Germany's Loch wins 2nd gold in Olympic luge

Published on NewsOK Modified: February 9, 2014 at 1:32 pm •  Published: February 9, 2014
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KRASNAYA POLYANA, Russia (AP) — Furiously fast and fluid, Felix Loch is an Olympic gold medalist again.

And at 24, he's only just begun.

Germany's newest luging lord locked up the title he won four years ago in Vancouver on Sunday by easily beating a field of racers he left in his icy wake. Loch completed four runs down the Sanki Sliding Center track in 3 minutes, 27.562 seconds — 0.476 seconds ahead of Russia's Albert Demchenko, who won the silver in his seventh Olympics.

Italy's Armin Zoeggeler won the bronze, giving him a record six in six games.

Loch arrived at the Sochi Games expected to win. It seemed to be a mere formality that he would add another gold medal to Germany's cache of Olympic hardware.

He dominated and delivered.

"Unbelievable. It's so crazy for me," Loch said. "I don't have any words, but yeah, it's so cool."

With IOC President Thomas Bach and German soccer great Franz Beckenbauer in attendance, Loch showed why there's no one currently in his class. Not even close.

Loch began the second day of competition leading Demchenko by 0.294 seconds, a sizeable advantage in a sport where the difference between podium and pedestrian can be the blink of an eye.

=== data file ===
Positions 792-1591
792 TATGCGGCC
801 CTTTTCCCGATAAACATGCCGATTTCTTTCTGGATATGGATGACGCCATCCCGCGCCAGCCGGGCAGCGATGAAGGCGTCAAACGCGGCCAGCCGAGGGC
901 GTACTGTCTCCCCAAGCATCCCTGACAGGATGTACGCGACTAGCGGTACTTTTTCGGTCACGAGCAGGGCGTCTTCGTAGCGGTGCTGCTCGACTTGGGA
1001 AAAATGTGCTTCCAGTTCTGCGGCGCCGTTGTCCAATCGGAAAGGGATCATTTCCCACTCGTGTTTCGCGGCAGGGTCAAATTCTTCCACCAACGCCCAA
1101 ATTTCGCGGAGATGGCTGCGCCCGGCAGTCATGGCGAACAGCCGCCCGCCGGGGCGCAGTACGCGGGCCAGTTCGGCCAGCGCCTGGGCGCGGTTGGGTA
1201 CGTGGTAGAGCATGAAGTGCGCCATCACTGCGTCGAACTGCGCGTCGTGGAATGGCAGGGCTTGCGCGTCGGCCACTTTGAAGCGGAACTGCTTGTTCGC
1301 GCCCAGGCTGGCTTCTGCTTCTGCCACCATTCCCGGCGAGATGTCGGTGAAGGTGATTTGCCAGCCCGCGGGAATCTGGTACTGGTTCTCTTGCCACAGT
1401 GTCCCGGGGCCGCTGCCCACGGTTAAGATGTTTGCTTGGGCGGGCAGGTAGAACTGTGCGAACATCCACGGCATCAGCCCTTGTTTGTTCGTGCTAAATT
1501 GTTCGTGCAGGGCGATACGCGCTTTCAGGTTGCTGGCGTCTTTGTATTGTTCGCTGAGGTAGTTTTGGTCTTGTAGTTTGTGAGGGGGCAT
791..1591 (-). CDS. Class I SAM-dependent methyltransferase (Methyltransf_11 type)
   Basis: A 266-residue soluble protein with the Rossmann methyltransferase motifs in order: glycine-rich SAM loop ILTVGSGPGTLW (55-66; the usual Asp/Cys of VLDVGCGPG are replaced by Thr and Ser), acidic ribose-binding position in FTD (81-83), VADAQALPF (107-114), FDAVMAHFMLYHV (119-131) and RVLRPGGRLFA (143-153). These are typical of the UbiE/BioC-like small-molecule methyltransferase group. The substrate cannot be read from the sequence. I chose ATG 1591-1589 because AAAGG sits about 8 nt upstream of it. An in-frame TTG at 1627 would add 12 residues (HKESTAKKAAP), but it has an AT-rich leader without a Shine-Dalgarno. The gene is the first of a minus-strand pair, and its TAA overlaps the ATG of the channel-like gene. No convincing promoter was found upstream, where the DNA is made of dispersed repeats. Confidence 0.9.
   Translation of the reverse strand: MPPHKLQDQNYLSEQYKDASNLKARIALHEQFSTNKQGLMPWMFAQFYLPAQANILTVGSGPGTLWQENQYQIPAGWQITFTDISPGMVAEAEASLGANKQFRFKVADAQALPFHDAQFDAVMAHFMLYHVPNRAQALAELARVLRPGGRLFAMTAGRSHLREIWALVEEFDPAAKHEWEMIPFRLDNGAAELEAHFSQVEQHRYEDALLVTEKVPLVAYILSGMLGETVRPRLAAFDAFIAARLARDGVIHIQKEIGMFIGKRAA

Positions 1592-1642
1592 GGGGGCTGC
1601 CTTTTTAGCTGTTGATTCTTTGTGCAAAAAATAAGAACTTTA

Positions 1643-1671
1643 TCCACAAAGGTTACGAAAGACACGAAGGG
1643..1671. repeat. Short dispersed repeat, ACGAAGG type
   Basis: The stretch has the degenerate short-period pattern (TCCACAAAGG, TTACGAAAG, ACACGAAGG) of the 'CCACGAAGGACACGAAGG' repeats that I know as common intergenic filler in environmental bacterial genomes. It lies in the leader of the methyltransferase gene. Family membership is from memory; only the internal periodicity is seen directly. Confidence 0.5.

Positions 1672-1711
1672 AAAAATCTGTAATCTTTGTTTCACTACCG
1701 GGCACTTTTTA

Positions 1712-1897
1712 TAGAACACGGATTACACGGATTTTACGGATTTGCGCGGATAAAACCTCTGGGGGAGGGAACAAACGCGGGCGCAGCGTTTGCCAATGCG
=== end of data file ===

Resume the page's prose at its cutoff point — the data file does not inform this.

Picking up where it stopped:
On his third trip down, Loch completed the 17-curve course in 51.613 seconds, bettering the track record he set on his second run a day earlier. It was going to take a major mistake for anyone to reel in Loch, but he was precise throughout his descent, staying away from the walls and trouble.

Demchenko, who won silver at the 2006 Turin Games and had a raucous crowd backing him, needed to find speed anywhere he could on his home track. But when he posted a time of 51.707 seconds, Loch's lead had swelled to 0.388 seconds.

At that point, Loch only needed to stay upright during his last run to secure Germany's 10th gold in 14 events since luge debuted at the 1964 Innsbruck Games.

Loch's final trip was essentially a victory lap.

He paddled down the start ramp, the spiked fingertips of his gloves digging into the slick surface. Loch stole one last look at the pristine ice before him before lying back and weaving his way to an easy victory. After crossing the finish line, he pumped both fists and let out a scream.

The 42-year-old Demchenko was nearly as excited with his silver, and as he celebrated Russian fans chanted "Four more years!" in hopes he'll keep sliding.

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